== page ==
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Connla and the fairy maiden.
From Celtic Fairy Tales by Joseph Jacobs.
Start of Story
Connla of the Fiery Hair was son of Conn of the Hundred Fights. One day
as he stood by the side of his father on the height of Usna, he saw a
maiden clad in strange attire coming towards him.
"Whence comest thou, maiden?" said Connla.
"I come from the Plains of the Ever Living," she said, "there where
there is neither death nor sin. There we keep holiday alway, nor need
we help from any in our joy. And in all our pleasure we have no strife.
And because we have our homes in the round green hills, men call us the
The king and all with him wondered much to hear a voice when they saw
no one. For save Connla alone, none saw the Fairy Maiden.
"To whom art thou talking, my son?" said Conn the king.
Then the maiden answered, "Connla speaks to a young, fair maid, whom
neither death nor old age awaits. I love Connla, and now I call him
away to the Plain of Pleasure, Moy Mell, where Boadag is king for aye,
nor has there been complaint or sorrow in that land since he has held
the kingship. Oh, come with me, Connla of the Fiery Hair, ruddy as the
dawn with thy tawny skin. A fairy crown awaits thee to grace thy comely
face and royal form. Come, and never shall thy comeliness fade, nor thy
youth, till the last awful day of judgment."
The king in fear at what the maiden said, which he heard though he
could not see her, called aloud to his Druid, Coran by name.
"Oh, Coran of the many spells," he said, "and of the cunning magic, I
call upon thy aid. A task is upon me too great for all my skill and
wit, greater than any laid upon me since I seized the kingship. A
maiden unseen has met us, and by her power would take from me my dear,
my comely son. If thou help not, he will be taken from thy king by
woman's wiles and witchery."
Then Coran the Druid stood forth and chanted his spells towards the
spot where the maiden's voice had been heard. And none heard her voice
again, nor could Connla see her longer. Only as she vanished before the
Druid's mighty spell, she threw an apple to Connla.
For a whole month from that day Connla would take nothing, either to
eat or to drink, save only from that apple. But as he ate it grew again
and always kept whole. And all the while there grew within him a mighty
yearning and longing after the maiden he had seen.
But when the last day of the month of waiting came, Connla stood by the
side of the king his father on the Plain of Arcomin, and again he saw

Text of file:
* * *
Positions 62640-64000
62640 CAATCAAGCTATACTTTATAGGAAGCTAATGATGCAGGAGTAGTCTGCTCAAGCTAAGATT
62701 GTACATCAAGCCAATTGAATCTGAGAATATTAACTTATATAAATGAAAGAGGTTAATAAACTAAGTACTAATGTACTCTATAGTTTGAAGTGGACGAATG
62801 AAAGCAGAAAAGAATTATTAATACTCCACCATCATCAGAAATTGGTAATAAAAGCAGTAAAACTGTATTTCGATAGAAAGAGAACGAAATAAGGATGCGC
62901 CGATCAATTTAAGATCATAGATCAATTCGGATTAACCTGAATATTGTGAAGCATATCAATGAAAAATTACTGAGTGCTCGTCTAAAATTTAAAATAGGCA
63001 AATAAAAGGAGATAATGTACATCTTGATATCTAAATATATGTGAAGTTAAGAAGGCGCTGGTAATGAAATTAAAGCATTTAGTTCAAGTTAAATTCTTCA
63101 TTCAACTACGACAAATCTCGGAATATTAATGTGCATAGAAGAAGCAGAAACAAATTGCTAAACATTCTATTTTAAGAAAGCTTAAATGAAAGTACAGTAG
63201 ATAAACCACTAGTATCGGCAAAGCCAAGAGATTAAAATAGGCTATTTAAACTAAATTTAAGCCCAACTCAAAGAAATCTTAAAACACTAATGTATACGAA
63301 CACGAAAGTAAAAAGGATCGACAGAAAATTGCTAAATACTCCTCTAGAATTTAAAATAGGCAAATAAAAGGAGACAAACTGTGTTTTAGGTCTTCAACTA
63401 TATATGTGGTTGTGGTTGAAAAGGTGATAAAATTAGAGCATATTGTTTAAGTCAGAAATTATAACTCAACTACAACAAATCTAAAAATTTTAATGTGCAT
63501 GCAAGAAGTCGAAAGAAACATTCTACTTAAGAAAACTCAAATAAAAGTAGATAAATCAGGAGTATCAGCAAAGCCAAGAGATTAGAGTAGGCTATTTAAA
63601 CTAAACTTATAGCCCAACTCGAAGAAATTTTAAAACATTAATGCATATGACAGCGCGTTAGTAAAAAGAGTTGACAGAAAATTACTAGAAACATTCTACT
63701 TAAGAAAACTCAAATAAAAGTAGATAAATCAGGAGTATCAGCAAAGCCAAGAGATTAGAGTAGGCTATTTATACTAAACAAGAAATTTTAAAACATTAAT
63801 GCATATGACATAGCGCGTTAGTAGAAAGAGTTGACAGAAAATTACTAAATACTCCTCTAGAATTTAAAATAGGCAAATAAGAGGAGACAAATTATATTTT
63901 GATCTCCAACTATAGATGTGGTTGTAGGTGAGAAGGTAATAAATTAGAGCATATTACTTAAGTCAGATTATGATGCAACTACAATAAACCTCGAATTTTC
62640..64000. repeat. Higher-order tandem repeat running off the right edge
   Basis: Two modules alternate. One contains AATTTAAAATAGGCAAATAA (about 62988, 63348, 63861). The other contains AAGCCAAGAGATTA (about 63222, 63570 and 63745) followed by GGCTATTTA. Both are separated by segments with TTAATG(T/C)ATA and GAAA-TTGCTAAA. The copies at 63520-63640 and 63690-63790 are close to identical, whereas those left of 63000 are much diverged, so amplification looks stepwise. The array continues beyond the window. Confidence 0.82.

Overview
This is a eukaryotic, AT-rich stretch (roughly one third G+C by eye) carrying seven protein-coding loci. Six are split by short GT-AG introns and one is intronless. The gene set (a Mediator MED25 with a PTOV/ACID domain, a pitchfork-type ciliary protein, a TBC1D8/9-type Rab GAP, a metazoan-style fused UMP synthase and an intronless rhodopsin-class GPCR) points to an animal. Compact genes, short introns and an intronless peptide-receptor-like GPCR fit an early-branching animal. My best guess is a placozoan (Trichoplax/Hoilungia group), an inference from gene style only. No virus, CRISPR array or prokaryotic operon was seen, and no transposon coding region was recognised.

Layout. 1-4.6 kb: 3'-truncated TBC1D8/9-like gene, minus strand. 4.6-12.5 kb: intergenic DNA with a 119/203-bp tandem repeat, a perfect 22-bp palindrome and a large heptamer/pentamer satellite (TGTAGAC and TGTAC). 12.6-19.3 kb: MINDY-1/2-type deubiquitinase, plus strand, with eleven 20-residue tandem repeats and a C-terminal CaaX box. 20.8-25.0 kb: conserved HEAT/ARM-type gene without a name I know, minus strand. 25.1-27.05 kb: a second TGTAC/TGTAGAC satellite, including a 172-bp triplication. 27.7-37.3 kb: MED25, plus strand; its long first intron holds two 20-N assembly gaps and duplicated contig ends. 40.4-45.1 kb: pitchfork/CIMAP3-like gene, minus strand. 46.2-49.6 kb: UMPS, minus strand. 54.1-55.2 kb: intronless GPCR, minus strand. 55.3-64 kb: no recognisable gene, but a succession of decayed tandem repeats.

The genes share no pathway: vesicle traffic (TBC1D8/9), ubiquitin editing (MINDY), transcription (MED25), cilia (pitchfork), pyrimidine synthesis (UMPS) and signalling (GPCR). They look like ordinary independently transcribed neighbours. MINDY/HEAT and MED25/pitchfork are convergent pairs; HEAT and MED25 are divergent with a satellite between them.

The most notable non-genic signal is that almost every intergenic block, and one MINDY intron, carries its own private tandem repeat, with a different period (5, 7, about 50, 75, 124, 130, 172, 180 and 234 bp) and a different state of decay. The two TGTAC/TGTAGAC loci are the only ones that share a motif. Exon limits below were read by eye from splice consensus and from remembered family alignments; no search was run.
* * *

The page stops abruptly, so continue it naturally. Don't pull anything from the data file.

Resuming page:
the maiden come towards him, and again she spoke to him.
"'Tis a glorious place, forsooth, that Connla holds among short-lived
mortals awaiting the day of death. But now the folk of life, the
ever-living ones, beg and bid thee come to Moy Mell, the Plain of
Pleasure, for they have learnt to know thee, seeing thee in thy home
among thy dear ones."
When Conn the king heard the maiden's voice he called to his men aloud
"Summon swift my Druid Coran, for I see she has again this day the
power of speech."
Then the maiden said: "Oh, mighty Conn, fighter of a hundred fights,
the Druid's power is little loved; it has little honour in the mighty
land, peopled with so many of the upright. When the Law will come, it
will do away with the Druid's magic spells that come from the lips of
the false black demon."
Then Conn the king observed that since the maiden came, Connla his son
spoke to none that spake to him. So Conn of the hundred fights said to
him, "Is it to thy mind what the woman says, my son?"
"'Tis hard upon me," then said Connla; "I love my own folk above all
things; but yet, but yet a longing seizes me for the maiden."
When the maiden heard this, she answered and said "The ocean is not so
strong as the waves of thy longing. Come with me in my curragh, the
gleaming, straight-gliding crystal canoe. Soon we can reach Boadag's
realm. I see the bright sun sink, yet far as it is, we can reach it
before dark. There is, too, another land worthy of thy journey, a land
joyous to all that seek it. Only wives and maidens dwell there. If thou
wilt, we can seek it and live there alone together in joy."
When the maiden ceased to speak, Connla of the Fiery Hair rushed away
from them and sprang into the curragh, the gleaming, straight-gliding
crystal canoe. And then they all, king and court, saw it glide away
over the bright sea towards the setting sun. Away and away, till eye
could see it no longer, and Connla and the Fairy Maiden went their way
on the sea, and were no more seen, nor did any know where they came.